Iraq Newspaper bombed after cartoon of Iran’s Supreme Leader
Reporters Without Borders condemns yesterday morning’s bomb attack on the downtown Baghdad headquarters of the Al-Sabah Al-Jadid newspaper, five days after it published a much criticized cartoon of Iran’s supreme leader, Ayatollah Khamenei. The explosion caused a great deal of damage but no injuries.
The offending cartoon illustrated an article in the newspaper’s 6 February issue, which was about the demonstrations being organized this week to mark the 34th anniversary of Iran’s Islamic Revolution and which criticized Mohammed Hidari, an Iraqi mullah who supports the Iranian regime.
Much of the population and many politicians regarded the cartoon as an insult to the Iranian revolution and Iraq’s Shiite population, and demonstrators gathered outside the newspaper to demand an apology.
The newspaper published an apology on 9 February but it failed to defuse the hostility.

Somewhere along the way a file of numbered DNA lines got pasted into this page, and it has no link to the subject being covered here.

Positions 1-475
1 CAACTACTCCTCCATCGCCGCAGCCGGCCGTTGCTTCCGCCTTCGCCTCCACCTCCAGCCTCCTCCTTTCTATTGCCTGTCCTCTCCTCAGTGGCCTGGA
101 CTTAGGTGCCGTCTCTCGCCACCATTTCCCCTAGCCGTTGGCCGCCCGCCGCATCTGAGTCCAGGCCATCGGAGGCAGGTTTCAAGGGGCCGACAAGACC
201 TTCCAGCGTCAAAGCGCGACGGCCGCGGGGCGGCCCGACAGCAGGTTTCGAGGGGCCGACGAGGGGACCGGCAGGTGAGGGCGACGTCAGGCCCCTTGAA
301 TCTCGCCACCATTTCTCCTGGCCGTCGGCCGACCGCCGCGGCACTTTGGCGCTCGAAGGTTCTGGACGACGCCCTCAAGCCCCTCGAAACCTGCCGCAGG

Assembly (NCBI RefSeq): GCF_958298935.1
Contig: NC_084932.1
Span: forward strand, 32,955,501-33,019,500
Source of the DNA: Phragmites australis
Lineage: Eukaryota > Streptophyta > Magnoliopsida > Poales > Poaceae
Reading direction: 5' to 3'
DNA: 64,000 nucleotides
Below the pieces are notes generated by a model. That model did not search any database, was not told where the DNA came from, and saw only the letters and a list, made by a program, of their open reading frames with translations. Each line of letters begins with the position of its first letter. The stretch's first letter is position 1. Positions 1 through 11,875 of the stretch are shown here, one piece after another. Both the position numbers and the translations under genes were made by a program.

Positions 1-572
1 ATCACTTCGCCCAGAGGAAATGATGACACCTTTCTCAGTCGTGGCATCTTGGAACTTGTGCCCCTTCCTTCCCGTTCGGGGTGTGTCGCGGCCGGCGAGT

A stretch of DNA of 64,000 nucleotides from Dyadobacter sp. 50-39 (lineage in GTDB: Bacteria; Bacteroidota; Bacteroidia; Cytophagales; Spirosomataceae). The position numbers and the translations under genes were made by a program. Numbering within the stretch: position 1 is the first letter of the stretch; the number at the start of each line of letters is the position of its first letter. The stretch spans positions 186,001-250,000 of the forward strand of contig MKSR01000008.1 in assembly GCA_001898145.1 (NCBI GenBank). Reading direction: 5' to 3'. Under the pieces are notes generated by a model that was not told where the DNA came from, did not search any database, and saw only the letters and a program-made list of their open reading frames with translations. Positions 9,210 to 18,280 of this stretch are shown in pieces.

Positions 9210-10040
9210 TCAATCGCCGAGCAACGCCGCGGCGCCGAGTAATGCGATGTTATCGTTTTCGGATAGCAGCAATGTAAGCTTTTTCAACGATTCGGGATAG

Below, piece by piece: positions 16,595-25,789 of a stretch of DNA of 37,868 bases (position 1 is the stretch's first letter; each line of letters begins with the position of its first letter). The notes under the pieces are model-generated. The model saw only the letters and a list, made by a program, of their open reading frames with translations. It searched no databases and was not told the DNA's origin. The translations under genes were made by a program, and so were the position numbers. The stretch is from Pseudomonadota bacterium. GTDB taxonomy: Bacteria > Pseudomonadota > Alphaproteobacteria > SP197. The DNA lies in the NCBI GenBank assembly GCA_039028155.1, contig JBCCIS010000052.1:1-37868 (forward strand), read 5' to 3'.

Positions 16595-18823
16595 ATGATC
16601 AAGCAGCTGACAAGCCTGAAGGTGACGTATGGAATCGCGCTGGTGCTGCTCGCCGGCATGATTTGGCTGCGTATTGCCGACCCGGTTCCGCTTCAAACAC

“Targeting a newspaper in this manner is unacceptable,” Reporters Without Borders said. “After being alerted by the newspaper’s management the day before the bombing, the authorities should have taken the necessary measures to protect its premises and staff, and to make it clear to the demonstrators that there was nothing illegal about the cartoon.
“The authorities must now investigate this criminal attack so that the perpetrators and the instigators can be arrested and brought to justice. It is crucial that all necessary measures are taken to ensure that journalists are safe.
“In the current climate of worsening relations between Shiites and Sunnis, the media must act responsibly and must not exacerbate tension unnecessarily. Nonetheless, this cartoon did not in any way constitute an offence to the Shiite community. Tolerance of different viewpoints is the basis of a democratic system.”
Iraqi media and journalists have been the targets of systematic violence for months. In one of the most recent cases, eight gunmen stormed the news agency Sama’s office in central Baghdad on 8 February. The employees did not go back to work because they feared more violence and, in fact, the office was ransacked again the next day.